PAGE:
Take the 2-minute tour ×
MathOverflow is a question and answer site for professional mathematicians. It's 100% free, no registration required.

Below let's work over coherent sheaves on a smooth projective algebraic curve.

We call a subsheaf $\mathcal{F'}$ of $\mathcal{F}$ saturated if it $\mathcal{F/F'}$ is locally free.

We call a locally free sheaf indecomposible if it cannot be written as a direct sum of two saturated subsheaves.

Suppose $\mathcal{E=F_1 \oplus F_2\oplus\dots \oplus F_n=G_1 \oplus G_2\oplus\dots \oplus G_m}$ where the summands are locally free and indecomposible in the sense above.

Then how can we prove $m=n$ and the summands are isomorphic after a permutation?

Thanks for comments and references!

share|improve this question

1 Answer 1

up vote 5 down vote accepted

This is proven by Atiyah (Theorem 3) in On the Krull-Schmidt theorem with application to sheaves. I think it's worth noting that techniques used are very broadly applicable; he really just uses that the algebra $A=\mathrm{End}(\mathcal{E})$ is artinian (since it is finite dimensional over a field).

EDIT: As Sasha notes below, the saturated hypothesis is a red herring. Any Remak decomposition of $\mathcal{E}$ will automatically be into saturated subsheaves.

In a more modern perspective, I think we would just note that the Remak decompositions above correspond canonically to Remak decompositions $A\cong \mathrm{Hom}(\mathcal{E},\mathcal{F}_1)\oplus \cdots\oplus\mathrm{Hom}(\mathcal{E},\mathcal{F}_n)$, etc. of $A$ as a left module over itself: such a Remak decomposition must be of the form $A\cong Ae_1\oplus \cdots \oplus Ae_n$ for idempotents $e_n$, and $\mathcal{F}_i$ is the image of $e_i$. We can then use the usual Krull-Schmidt theorem from artinian rings.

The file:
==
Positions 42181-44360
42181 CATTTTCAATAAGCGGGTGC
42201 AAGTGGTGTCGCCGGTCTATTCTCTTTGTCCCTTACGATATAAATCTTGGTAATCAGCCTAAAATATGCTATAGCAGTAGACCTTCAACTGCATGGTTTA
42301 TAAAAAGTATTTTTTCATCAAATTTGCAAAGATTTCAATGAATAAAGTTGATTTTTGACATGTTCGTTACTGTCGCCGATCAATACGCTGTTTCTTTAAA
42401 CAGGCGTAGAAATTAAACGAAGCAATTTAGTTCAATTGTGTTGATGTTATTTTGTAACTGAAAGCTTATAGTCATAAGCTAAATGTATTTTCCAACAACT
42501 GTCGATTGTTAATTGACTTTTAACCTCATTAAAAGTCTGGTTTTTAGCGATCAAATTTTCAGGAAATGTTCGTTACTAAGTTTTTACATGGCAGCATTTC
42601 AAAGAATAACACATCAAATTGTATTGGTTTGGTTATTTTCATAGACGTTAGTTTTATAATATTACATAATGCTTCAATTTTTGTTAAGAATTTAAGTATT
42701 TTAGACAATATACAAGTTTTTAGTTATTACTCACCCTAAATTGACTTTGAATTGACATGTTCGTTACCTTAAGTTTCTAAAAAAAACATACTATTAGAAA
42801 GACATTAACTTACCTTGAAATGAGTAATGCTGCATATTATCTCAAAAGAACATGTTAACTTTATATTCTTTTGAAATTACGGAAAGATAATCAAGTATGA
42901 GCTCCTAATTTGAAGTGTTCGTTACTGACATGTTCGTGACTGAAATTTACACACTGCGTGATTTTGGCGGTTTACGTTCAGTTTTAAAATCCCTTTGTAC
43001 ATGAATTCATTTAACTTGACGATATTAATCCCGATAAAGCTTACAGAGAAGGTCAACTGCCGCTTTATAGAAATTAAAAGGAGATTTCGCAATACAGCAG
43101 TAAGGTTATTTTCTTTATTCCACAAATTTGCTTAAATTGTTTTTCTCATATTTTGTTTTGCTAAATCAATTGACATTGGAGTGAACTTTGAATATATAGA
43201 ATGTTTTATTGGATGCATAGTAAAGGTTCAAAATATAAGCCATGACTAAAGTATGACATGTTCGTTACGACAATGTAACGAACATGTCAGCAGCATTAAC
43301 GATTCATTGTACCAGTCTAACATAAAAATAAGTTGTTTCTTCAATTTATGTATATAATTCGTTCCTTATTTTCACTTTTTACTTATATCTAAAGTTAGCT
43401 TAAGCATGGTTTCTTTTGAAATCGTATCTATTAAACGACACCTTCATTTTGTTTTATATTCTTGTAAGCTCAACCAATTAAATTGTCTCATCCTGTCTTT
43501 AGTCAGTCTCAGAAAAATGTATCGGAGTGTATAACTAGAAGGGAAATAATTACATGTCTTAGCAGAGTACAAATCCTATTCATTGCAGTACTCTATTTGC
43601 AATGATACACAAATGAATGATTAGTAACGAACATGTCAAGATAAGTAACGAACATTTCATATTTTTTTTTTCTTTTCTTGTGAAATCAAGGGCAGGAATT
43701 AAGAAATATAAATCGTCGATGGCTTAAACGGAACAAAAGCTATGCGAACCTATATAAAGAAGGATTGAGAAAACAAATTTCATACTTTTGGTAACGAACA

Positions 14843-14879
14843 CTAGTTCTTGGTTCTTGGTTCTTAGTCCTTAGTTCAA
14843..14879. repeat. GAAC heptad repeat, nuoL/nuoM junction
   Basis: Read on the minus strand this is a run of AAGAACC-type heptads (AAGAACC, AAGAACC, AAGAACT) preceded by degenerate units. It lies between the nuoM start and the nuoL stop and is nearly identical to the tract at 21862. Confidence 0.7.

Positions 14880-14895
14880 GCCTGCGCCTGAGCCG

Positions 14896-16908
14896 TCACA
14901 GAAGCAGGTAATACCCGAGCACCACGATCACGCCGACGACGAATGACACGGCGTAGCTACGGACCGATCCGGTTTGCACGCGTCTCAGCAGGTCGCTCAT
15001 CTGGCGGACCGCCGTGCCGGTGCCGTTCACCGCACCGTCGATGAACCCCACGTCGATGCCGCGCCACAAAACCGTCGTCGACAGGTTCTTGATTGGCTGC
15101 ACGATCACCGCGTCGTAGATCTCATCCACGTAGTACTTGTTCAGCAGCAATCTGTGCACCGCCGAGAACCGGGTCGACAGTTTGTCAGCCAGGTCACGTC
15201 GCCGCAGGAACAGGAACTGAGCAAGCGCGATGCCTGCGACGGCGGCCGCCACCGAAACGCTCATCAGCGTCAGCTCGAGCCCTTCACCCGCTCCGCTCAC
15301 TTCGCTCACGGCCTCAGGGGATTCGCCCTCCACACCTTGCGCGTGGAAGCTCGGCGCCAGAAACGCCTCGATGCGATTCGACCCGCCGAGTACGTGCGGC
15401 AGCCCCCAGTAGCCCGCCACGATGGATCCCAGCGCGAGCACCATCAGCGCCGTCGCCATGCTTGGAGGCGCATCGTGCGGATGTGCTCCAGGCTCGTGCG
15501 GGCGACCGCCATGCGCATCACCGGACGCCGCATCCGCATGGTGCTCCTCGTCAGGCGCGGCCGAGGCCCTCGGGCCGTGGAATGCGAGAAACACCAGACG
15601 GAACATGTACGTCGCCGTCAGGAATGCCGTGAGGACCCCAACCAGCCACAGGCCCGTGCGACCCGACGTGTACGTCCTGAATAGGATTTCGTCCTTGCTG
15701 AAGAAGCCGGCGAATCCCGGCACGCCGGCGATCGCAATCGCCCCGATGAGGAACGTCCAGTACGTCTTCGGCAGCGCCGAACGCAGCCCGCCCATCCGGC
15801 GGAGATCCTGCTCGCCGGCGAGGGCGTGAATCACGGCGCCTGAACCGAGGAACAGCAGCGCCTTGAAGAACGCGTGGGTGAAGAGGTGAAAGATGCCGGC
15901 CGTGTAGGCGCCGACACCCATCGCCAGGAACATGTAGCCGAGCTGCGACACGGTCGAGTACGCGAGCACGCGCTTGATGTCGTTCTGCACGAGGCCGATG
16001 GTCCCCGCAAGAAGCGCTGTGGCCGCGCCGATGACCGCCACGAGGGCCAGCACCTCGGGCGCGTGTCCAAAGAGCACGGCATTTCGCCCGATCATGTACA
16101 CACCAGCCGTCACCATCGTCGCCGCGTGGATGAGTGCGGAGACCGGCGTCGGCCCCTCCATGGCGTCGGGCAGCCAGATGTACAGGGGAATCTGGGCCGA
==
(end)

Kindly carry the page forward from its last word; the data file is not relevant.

share|improve this answer
    
Thanks for your reference! But I am a bit confusing that here indecomposible is defined by direct sum of saturated subsheaves while in the article it only asked decomposible as direct sum of subsheaves? So I think a sheaf indecomposible here may not be indecomposible in the sense in the article. –  mqx May 8 at 10:11
1  
Any direct summand of a locally free sheaf is saturated (since the quotient is the other direct summand which is automatically locally free). –  Sasha May 8 at 10:21

Your Answer

 
discard

By posting your answer, you agree to the privacy policy and terms of service.

Not the answer you're looking for? Browse other questions tagged or ask your own question.